The Washington Post’s Phil Bump couldn’t help but notice that President Donald Trump’s marriage to Fox News only extends so far as the network’s agreement to push whatever he says as gospel.
That conflict came into play Monday, when the president continued to advocate using hydroxychloroquine to prevent COVID-19. It not only doesn’t prevent COVID-19, it also doesn’t cure it. Still, Trump said that he decided to demand the drug from his White House physician.
The Center for Disease Control has removed hydroxychloroquine from their site as a treatment for the coronavirus and the Food and Drug Administration goes even further.
“Hydroxychloroquine and chloroquine have not been shown to be safe and effective for treating or preventing COVID-19,” the site says. It goes on to warn that the drugs “can cause abnormal heart rhythms such as QT interval prolongation and a dangerously rapid heart rate called ventricular tachycardia.”
Studies of the drug in New York hospitals and by the Department of Veterans Affairs suggest that using the drug can increase the chances of death in patients. They have urged only using the drug when being on a heart monitor in a hospital.
After Trump proclaimed his usage, Fox News host Neil Cavuto rushed to warn people not to take a drug simply because the president is taking it.
“If you are in a risky population here, and you are taking this as a preventative treatment to ward off the virus or, in a worst-case scenario, you are dealing with the virus and you are in this vulnerable population, it will kill you,” said Cavuto after Trump’s announcement. “I cannot stress enough. This will kill you.”
“This is a leap that should not be taken casually by those watching at home,” he added.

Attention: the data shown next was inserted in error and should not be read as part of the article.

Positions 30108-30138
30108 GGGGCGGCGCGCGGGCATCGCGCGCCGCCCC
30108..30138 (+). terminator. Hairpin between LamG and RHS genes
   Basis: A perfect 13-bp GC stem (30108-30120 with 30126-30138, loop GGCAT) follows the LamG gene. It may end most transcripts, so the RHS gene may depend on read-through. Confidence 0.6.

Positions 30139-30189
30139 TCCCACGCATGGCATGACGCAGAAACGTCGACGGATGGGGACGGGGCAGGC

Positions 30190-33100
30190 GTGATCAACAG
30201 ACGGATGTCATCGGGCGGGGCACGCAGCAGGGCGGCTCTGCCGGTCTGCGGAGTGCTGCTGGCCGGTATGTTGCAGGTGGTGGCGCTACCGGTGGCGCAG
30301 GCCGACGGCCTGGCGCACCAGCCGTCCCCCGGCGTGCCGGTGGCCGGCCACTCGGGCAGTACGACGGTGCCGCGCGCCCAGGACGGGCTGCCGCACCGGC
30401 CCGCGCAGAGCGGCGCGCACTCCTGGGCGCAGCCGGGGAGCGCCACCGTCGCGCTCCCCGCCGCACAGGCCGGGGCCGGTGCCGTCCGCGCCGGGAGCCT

Vanity Fair’s Gabe Sherman revealed at the end of March that Fox News was already lawyering up after it became clear that their downplaying of the coronavirus could actually get them sued.
False claims made about the virus by Laura Ingraham, Sean Hannity and Tucker Carlson, “tried to do their original playbook — which was dismiss it as a hoax, say that this is another partisan attempt by Democrats to hurt Donald Trump — and this was the case where they could not prevent reality,” Sherman said.
The quick fact-check led Trump to another outburst on Twitter to rage his favorite new drug won’t kill anyone.
— Donald J. Trump (@realDonaldTrump) May 19, 2020
“It was an unusual, though not unprecedented, attack by Trump against an employee of the network he watches and promotes with abandon,” said Bump. “In the past, Trump has objected to reporting or information from other Fox News personalities, including former Fox anchor Megyn Kelly and the network’s well-regarded polling team. He has used his bully pulpit to try to cow the network explicitly, encouraging his supporters to look to alternatives and even boosting the rival network One America News, an ostentatiously pro-Trump outlet.”
His attack on Cavuto was simply more of the same.
On Monday night, Ingraham couldn’t figure out why the media was “freaking out” about Trump’s claim. Tuesday morning “Fox & Friends” promoted the president’s drug use, welcoming on the White House press secretary to sing the president’s praises.
Bump noted that over the years, Trump has poked Fox News, reminding them of the far-right fans who got them to the top of the ratings, and the candidates, namely him, that have been quick to call in and help give them a ratings boost. Ironically, a poll from this month showed that Fox News viewers were more likely to believe Trump than they were to believe the network they’re so addicted to.
“In the case of Cavuto vs. Trump, May 2020 iteration, that conflict is unusually important. Fox News viewers are being asked to believe either that Trump’s use of hydroxychloroquine is at worst innocuous and, at best, potentially lifesaving — or that, as Cavuto put it, there’s a significant risk of death associated with its use and no non-anecdotal evidence of its efficacy,” wrote Bump. “In this case, there’s an outside arbiter: the FDA. Its opinion on the matter is at the top of this article. On May 4, Ingraham offered her thoughts on the FDA’s decision.”
“The FDA, I hate to say it, they got this one wrong big time,” Ingraham, who attended medical school, claimed.